China’s U.S. Mortgage Buying May Be Bet on QE3, Nomura Says
Chinese investors added U.S. government-backed mortgage securities and so-called agency debentures in December, signaling the country may be anticipating further purchases of housing debt by the Federal Reserve, according to Nomura Securities International analysts.
The $9.5 billion rise reported today in China’s holdings in the debt came as the nation dumped $33 billion of long-term Treasuries, according to New York-based analysts at the Japanese bank. The category includes home-loan bonds guaranteed by Ginnie Mae and the Federal Home Loan Bank system’s unsecured notes.
Fed officials including Chairman Ben S. Bernanke have been saying the central bank may undertake additional bond buying, focusing on mortgage debt, to stimulate the economy in a process known as quantitative easing, or QE. Officials from China to South Korea were among critics of the last round, announced in November 2010 and called QE2, as Asian countries were raising interest rates in part to stem property and stock surges.
“The Chinese have always viewed QE2 as an aggressive act by the Fed,” George Goncalves, head of rates research at Nomura, wrote today in a note to clients. “Seems like this time around they are positioning to profit from QE3 when it comes.”
Another round of asset purchases by the Fed would make mortgage debt less available in the secondary market and probably drive up prices.
China owns about 40 percent of U.S.-backed mortgage bonds held overseas, according to a separate note today by Nomura analysts led by Ohmsatya Ravi. The Treasury Department released monthly data today on changes in international holdings of U.S. assets.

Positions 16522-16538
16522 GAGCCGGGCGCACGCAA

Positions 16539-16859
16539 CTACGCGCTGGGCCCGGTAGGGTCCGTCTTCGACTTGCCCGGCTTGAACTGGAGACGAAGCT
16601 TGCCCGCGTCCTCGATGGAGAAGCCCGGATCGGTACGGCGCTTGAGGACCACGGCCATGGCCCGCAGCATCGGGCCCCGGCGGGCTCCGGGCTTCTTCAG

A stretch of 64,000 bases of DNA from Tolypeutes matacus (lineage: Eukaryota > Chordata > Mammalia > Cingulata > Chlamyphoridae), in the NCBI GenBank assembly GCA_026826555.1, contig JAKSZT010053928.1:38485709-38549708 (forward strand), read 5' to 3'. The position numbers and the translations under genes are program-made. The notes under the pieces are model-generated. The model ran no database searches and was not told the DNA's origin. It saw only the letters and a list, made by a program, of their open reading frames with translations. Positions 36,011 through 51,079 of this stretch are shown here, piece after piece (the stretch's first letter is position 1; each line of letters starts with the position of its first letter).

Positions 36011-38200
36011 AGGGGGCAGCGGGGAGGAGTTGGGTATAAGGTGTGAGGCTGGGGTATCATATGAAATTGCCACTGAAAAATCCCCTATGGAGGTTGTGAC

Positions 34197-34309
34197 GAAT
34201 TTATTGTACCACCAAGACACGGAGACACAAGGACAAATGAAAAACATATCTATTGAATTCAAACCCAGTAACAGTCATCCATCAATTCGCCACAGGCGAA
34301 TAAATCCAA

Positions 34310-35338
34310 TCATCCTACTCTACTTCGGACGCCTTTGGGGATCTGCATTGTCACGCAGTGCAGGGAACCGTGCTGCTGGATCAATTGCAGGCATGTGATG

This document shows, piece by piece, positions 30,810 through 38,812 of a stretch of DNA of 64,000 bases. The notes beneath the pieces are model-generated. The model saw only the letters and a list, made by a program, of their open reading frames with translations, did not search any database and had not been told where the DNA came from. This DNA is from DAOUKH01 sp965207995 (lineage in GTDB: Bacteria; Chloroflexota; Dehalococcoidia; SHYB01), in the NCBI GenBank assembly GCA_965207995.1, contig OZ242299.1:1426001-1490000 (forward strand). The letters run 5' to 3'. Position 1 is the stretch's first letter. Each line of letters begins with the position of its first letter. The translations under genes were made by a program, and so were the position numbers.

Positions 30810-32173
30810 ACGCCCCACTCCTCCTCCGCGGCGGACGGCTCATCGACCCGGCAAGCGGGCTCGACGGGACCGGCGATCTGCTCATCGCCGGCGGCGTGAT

The Treasury data for individual countries fails to differentiate between mortgage bonds and the corporate debt of U.S. agencies and government-tied issuers. It also doesn’t reflect changes in holdings stemming from repayments on the underlying home loans.
China’s holdings of agency mortgage bonds and debentures fell in four of the eight months from April through November, with increases of less than $2.1 billion in three of the periods and $3.3 billion in September, according to Treasury data.
Total international investment in the $5.4 trillion market for mortgage securities guaranteed by U.S.-owned Ginnie Mae or government-supported Fannie Mae and Freddie Mac rose by $4.6 billion in December, following declines in October and November that totaled $23.6 billion, according to Nomura. Those figures include adjustments for prepayments.
Discussing the “underperforming economy,” Bernanke said at a Jan. 25 press conference that more bond buying by his central bank is “an option that is certainly on the table.” The Fed chairman underscored his desire to bolster housing last month by sending Congress a paper on policy options prepared by his staff.
As the Fed announced QE2 in November 2010, China’s Vice Foreign Minister Cui Tiankai said the U.S. “owes us some explanation on their decision,” and Chinese central bank adviser Xia Bin called it “uncontrolled” money printing. Under that program, the U.S. central bank bought $600 billion of Treasuries.
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